Prynne


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Prynne

(prɪn)
n
(Biography) William. 1600–69, English Puritan leader and pamphleteer, whose ears were cut off in punishment for his attacks on Laud
References in classic literature ?
It would be greatly for the public behoof if we women, being of mature age and church-members in good repute, should have the handling of such malefactresses as this Hester Prynne.
That is the hardest word yet Hush now, gossips for the lock is turning in the prison-door, and here comes Mistress Prynne herself.
And never had Hester Prynne appeared more ladylike, in the antique interpretation of the term, than as she issued from the prison.
Open a passage; and I promise ye, Mistress Prynne shall be set where man, woman, and child may have a fair sight of her brave apparel from this time till an hour past meridian.
Preceded by the beadle, and attended by an irregular procession of stern-browed men and unkindly visaged women, Hester Prynne set forth towards the place appointed for her punishment.
Had a roar of laughter burst from the multitude -- each man, each woman, each little shrill-voiced child, contributing their individual parts -- Hester Prynne might have repaid them all with a bitter and disdainful smile.
Be that as it might, the scaffold of the pillory was a point of view that revealed to Hester Prynne the entire track along which she had been treading, since her happy infancy.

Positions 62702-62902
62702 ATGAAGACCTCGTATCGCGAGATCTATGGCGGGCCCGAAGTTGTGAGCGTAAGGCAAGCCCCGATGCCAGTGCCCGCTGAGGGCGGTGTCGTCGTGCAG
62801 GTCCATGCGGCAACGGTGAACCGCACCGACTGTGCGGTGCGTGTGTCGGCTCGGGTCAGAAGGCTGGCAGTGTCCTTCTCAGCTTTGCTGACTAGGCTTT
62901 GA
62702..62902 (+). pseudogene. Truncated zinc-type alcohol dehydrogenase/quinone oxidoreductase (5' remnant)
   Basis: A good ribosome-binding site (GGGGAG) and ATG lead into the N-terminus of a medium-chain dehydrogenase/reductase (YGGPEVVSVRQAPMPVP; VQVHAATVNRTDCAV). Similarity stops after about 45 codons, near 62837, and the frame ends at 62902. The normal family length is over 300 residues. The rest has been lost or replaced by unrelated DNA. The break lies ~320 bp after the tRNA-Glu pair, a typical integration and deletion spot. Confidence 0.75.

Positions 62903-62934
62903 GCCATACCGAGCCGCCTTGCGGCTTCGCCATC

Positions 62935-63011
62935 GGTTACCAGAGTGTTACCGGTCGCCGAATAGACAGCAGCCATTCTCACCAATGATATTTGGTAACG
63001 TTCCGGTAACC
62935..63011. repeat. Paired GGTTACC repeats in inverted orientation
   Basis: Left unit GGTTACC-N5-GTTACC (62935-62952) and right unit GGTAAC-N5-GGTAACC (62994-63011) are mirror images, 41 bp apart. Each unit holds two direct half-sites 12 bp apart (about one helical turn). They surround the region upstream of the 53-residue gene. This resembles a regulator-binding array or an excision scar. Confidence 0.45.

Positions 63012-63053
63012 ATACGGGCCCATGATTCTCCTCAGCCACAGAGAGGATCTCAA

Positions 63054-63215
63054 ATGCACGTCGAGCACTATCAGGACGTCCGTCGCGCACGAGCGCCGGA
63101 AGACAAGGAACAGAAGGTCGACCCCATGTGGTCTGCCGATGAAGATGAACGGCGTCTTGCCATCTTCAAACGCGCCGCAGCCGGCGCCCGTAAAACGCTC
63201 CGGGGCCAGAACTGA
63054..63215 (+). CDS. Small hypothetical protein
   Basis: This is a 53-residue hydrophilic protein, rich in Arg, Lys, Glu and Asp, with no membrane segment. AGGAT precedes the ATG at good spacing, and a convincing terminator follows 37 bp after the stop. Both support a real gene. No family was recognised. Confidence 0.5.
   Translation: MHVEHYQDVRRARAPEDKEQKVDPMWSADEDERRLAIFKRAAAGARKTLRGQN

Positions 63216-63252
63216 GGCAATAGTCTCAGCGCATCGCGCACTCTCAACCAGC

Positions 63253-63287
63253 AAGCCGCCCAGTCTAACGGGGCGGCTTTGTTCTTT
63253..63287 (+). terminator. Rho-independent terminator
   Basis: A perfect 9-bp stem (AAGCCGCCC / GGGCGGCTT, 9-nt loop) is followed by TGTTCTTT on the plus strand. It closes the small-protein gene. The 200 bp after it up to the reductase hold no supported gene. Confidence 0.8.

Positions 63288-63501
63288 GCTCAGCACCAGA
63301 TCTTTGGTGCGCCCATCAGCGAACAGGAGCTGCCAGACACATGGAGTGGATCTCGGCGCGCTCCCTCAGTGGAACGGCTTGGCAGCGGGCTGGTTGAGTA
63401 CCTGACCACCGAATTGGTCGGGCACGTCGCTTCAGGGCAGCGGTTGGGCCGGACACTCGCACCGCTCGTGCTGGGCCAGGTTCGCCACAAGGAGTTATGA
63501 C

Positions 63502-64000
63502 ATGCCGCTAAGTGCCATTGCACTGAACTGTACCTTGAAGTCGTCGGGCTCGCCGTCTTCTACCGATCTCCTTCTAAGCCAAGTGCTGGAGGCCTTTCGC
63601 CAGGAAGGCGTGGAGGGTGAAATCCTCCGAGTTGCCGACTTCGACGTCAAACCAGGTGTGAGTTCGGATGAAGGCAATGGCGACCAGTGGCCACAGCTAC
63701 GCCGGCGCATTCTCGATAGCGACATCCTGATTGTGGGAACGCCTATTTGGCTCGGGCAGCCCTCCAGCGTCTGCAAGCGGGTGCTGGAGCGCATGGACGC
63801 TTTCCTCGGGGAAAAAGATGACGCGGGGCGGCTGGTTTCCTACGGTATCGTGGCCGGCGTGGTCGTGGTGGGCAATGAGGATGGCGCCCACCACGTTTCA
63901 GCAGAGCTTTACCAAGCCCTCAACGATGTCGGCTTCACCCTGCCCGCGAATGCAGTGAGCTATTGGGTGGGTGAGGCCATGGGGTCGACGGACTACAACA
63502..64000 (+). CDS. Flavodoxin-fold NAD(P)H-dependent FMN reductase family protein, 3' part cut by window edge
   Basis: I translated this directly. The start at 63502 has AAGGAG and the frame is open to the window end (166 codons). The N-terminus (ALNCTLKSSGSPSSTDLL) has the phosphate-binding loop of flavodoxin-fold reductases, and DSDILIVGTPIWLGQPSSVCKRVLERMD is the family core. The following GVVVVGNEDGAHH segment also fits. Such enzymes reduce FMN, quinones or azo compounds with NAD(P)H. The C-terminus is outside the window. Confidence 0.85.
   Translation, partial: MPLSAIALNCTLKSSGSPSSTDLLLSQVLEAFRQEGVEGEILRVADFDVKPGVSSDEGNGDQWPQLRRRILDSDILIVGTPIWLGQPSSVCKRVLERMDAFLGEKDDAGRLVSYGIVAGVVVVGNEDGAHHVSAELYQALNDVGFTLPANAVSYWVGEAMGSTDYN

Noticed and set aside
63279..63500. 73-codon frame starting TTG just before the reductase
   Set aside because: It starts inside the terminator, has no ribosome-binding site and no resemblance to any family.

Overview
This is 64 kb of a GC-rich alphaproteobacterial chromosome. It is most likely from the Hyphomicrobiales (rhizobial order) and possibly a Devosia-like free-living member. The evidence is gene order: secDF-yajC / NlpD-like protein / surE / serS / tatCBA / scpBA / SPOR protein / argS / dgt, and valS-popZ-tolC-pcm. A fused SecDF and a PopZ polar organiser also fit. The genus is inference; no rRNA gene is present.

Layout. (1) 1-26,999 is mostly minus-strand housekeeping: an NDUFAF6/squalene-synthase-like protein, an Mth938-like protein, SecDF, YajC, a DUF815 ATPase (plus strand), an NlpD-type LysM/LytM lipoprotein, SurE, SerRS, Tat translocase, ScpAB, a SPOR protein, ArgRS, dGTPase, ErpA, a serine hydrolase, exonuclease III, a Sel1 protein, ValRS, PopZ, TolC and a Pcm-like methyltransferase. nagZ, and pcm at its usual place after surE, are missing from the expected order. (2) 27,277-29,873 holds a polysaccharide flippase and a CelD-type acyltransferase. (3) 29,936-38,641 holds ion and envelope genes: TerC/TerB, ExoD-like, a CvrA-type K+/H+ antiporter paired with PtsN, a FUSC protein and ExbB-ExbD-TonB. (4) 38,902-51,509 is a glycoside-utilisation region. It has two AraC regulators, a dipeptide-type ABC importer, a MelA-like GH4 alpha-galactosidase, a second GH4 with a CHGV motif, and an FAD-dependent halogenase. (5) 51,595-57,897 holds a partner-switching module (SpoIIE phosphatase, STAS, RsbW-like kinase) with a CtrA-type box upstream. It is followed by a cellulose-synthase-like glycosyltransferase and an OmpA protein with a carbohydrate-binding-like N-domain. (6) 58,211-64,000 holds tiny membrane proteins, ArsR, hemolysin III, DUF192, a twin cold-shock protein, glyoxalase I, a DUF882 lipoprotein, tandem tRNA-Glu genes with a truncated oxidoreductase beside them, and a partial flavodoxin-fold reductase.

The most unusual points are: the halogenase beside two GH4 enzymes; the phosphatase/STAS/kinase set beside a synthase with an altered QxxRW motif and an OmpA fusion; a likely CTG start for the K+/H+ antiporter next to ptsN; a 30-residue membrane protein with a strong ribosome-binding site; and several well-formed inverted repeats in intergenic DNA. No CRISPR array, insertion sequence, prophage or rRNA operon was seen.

But this same bone is not in the tail; it is in the head, which is a sad mistake for a sagacious lawyer like Prynne.
For Prynne one of the great horrors of the stage was the introduction of actresses from France by Henrietta Maria, to take the place of young [84] male actors of whom Dr.
The ballet follows the iconic Hester Prynne as she wrestles with her open guilt and grief in a judgmental society, while the Rev.
The Commuter is a lot like Non-Stop , placing Neeson in a confined space -- a commuter train, in this case -- where he has to identify a mystery person: in Non-Stop it was a terrorist who was threatening to kill a passenger every 20 minutes, in The Commuter it's someone named Prynne, about whom we know very little except that he (or she) is carrying a bag and, crucially, 'doesn't belong' on the train.
She intimates there is a paper bag containing $25,000 hidden in one of the toilets and Michael can earn a further PS75,000 if he agrees to find a passenger called Prynne, who is travelling to Cold Spring station in Zone 7.